The case now before the Authority presents yet another issue to consider, however, because it arose prior to the date the FPM Letter was issued, rather than during the period when it was in effect. A similar situation was presented in NTEU and Treasury, where the Authority applied the FPM Letter to a case, like this, that arose prior to the Letter's promulgation. In addition, we note that the Letter expressly stated OPM's "longstanding policy guidance and interpretations" concerning systems of records which OPM administers, and that courts of appeals have agreed that this had been OPM's interpretation prior to the Letter's promulgation. See Veterans Affairs, 958 F.2d at 515; Treasury, Financial Management, 884 F.2d 1454. Moreover, in our view it would likely create considerable and unnecessary confusion to treat the period of time before issuance of the FPM Letter differently from the period of time after it issued, in determining whether to retroactively apply this change in law.
The FPM Letter contains two requirements that a union must satisfy in order to establish that disclosure of requested information is consistent with routine use "e": (1) the information must be "relevant" to the express purpose for which it is sought, meaning that the nature of the information must bear a traceable, logical, and significant connection to the purpose to be served; and (2) the information must be "necessary," meaning that there are no adequate alternative means or sources for satisfying the union's informational needs. In clarifying this second requirement, the FPM Letter explains that it is to be determined on a case-by-case basis; the union "must show that it has a particularized need for the information in a form that identifies specific individuals, and that its information needs cannot be satisfied through less intrusive means, such as by releasing records with personally-identifying information deleted."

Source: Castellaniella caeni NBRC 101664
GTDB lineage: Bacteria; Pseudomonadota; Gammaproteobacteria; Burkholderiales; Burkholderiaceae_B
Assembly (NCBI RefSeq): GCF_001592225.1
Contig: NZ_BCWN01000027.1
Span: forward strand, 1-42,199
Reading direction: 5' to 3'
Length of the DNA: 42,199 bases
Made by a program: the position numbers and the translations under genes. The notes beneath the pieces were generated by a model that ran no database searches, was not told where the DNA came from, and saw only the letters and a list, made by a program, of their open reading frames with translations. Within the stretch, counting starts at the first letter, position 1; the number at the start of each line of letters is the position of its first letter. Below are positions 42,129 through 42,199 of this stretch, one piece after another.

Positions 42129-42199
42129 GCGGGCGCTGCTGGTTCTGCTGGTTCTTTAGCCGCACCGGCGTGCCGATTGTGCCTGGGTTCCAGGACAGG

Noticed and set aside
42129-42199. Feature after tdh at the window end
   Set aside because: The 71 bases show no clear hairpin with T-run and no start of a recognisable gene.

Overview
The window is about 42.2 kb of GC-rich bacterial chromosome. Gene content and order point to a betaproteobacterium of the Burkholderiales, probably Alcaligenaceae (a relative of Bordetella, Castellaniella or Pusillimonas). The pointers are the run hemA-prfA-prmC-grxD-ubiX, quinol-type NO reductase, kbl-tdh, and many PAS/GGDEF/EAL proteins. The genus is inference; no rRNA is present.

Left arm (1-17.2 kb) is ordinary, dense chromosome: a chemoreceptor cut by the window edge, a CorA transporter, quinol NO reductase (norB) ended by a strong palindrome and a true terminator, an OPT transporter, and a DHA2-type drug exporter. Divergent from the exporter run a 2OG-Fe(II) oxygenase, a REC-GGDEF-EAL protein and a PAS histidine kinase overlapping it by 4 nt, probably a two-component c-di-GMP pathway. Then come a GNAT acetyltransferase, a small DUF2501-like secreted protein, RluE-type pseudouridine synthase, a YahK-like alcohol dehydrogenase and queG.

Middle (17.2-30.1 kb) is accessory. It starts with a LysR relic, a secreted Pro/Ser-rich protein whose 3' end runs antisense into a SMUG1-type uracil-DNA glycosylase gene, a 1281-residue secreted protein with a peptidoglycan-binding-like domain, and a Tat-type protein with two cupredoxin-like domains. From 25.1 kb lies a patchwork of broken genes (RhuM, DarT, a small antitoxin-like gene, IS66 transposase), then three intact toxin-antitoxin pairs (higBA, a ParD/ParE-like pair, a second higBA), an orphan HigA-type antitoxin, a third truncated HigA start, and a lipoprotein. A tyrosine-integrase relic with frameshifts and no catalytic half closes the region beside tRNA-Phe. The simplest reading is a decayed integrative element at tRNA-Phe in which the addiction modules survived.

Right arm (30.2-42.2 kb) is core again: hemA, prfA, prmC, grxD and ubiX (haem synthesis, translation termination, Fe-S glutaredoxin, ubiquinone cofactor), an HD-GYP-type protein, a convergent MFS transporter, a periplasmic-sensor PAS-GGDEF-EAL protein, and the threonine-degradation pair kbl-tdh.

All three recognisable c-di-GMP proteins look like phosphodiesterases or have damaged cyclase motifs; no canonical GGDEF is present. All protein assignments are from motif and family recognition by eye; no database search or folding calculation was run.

Addressing, first, the standard of "relevance," and looking at the ordinary meaning of the terms "traceable," "logical" and "significant,"(11) we have examined the record to assess whether the Union has established that the nature of the information requested can reasonably be attributed to and is likely to influence or affect the purpose for which the information was sought. We find that the names of bargaining unit employees and other identifiers, insofar as they would effectively provide the Union with unsanitized performance appraisals, bear a traceable, logical, and significant connection to the purpose for which that information was sought. For example, furnishing employees' names clearly would affect the Union's stated purpose of uncovering possible disparate treatment of Union members. It would also enable the Union to make comparisons among employees in order to ascertain whether the appraisals accurately and adequately reflected the employees' duties, training, and commendations.